I like watching the traffic my sites get from Googles internal network. It’s a bit of an ego-thing, I guess :-).
Looking at the statistics (Google Analytics are fun) for yesterdays joke, I noticed that we had a bit of traffic from Google that was interesting. It’s normal to see them come (and a little bit of traffic comes through the Google Web Accelerator proxy with their prefetch commands), but this time it was interesting because they came with a referrer.
They came from a query searching for “184.108.40.206”.
We blogged about 220.127.116.11 in our “test-site D” report. Strange accesses from there, just grabbing some content without getting the style sheet.
I actually logged quite a bit of traffic coming from the internal Google network to our test sites. It looks like most (if not all?) of it was actually from the Google Web Accelerator (archive.org), which uses prefetch commands to fetch the contents of pages linked in the currently visible one (see Google (archive.org), 37 Signals (archive.org) and others (archive.org)). So if a user with GWA were to access a page that had a link to our site on it, the GWA would prefetch those pages to give the user a faster web experience, should he choose to click on those links. It took me a bit of time to notice that, I almost assumed that Google was manually monitoring websites, getting their external stylesheets through an external proxy :-).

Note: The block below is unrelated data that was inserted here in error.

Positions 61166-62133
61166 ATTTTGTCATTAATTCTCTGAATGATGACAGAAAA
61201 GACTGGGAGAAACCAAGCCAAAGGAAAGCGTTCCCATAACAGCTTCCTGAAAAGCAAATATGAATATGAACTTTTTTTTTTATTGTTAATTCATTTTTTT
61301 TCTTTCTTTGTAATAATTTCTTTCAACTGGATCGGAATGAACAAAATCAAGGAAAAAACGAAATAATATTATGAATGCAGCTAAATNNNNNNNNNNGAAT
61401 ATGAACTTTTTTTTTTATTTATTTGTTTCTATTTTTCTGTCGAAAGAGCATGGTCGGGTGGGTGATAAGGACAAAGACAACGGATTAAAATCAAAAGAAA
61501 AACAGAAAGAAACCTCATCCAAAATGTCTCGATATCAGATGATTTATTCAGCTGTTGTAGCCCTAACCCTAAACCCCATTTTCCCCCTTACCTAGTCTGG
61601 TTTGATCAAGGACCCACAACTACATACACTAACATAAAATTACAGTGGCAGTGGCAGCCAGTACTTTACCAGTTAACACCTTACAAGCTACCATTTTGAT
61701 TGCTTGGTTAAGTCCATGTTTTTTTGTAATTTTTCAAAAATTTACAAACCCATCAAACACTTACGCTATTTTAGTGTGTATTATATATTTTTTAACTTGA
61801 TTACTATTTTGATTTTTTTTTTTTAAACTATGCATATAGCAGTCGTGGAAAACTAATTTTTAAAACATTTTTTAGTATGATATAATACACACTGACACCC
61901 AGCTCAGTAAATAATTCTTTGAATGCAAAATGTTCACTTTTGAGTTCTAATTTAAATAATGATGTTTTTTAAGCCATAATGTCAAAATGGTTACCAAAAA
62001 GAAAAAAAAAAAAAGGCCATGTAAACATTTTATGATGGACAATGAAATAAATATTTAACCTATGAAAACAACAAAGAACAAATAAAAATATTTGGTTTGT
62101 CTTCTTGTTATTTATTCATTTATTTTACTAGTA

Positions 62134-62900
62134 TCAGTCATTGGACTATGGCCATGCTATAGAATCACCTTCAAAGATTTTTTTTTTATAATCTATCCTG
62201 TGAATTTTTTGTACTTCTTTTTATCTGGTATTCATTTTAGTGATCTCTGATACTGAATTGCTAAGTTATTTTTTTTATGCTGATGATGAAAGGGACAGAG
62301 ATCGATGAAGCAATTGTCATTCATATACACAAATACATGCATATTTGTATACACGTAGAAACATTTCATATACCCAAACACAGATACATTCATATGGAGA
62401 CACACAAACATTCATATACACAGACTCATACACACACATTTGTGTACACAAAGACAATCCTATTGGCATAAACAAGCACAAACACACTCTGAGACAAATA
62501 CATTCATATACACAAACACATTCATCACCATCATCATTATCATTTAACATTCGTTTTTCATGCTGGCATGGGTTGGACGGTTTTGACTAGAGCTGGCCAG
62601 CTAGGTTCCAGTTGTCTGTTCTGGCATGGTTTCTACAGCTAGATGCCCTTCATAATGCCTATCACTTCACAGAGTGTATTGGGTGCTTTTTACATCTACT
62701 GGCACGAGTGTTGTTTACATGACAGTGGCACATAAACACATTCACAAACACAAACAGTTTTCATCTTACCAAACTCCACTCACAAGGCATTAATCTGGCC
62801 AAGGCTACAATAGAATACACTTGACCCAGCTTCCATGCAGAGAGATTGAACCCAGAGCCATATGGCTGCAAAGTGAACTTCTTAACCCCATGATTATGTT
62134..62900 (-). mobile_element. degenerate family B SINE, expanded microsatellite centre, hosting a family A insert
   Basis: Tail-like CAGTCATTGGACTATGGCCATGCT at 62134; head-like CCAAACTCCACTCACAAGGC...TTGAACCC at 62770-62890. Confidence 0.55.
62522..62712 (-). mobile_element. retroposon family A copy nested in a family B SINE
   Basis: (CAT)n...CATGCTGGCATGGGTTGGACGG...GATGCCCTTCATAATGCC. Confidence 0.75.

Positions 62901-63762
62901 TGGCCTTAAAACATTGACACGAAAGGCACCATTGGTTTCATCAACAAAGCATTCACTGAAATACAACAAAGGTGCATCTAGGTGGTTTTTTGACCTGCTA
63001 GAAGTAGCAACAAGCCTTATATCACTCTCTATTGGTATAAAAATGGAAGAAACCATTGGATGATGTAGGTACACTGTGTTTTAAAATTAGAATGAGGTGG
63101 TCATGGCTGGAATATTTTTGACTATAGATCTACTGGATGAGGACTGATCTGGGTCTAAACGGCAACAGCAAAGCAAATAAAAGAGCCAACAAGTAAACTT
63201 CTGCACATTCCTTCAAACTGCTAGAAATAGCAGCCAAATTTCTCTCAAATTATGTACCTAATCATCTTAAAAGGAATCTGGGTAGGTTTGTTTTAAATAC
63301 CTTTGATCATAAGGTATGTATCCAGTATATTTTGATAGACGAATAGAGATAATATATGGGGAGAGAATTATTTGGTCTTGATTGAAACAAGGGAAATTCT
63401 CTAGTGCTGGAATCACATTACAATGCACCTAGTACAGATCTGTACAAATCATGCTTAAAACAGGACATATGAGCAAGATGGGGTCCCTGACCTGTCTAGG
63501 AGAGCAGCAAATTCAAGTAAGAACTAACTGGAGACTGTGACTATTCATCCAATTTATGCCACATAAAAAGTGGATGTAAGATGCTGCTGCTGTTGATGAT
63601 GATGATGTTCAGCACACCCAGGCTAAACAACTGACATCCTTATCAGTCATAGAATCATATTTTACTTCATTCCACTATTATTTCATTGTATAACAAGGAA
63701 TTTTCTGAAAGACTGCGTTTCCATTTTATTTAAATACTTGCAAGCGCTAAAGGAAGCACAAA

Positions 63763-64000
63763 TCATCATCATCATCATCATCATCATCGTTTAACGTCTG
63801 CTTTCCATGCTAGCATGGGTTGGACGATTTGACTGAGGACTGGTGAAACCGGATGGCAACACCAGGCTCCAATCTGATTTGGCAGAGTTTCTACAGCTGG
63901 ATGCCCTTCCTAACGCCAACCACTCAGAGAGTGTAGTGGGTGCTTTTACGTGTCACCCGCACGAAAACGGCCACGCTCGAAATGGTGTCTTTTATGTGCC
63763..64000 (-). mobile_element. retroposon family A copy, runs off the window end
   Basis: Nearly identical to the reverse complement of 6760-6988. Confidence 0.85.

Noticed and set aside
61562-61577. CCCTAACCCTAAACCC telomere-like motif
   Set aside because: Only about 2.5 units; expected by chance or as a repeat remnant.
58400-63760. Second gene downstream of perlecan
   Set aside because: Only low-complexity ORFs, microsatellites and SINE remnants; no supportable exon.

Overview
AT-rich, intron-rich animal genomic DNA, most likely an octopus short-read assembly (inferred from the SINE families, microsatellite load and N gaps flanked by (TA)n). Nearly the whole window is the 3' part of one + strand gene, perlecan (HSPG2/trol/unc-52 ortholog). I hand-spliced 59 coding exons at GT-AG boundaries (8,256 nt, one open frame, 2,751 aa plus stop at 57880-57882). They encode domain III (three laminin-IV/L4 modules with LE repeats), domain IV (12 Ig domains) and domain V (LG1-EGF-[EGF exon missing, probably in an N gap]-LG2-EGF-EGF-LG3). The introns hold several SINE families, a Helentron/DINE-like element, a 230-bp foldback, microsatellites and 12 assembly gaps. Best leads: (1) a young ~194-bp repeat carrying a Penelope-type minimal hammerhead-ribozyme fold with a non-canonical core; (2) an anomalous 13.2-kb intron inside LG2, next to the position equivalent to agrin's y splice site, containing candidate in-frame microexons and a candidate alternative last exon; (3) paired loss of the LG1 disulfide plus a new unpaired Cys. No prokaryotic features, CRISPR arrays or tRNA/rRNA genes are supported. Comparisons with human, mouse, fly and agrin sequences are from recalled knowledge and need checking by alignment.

If you take a look at the other sites listing that IP address, you’ll see an interesting mix of public webserver statistics (that probably shouldn’t be publicly visible). It certainly looks like a normal GWA IP (and from the posts (archive.org) all (archive.org) over (archive.org) the (archive.org) web (archive.org) it is in the range).
But why would someone from Googles internal network search for it and hit our site here?
No it wasn’t another GWA user who searched for it :-). And what’s different about this IP compared to the other GWA IPs? Hmm… Log files are fun when you can still look at every single access and try to understand it :-).
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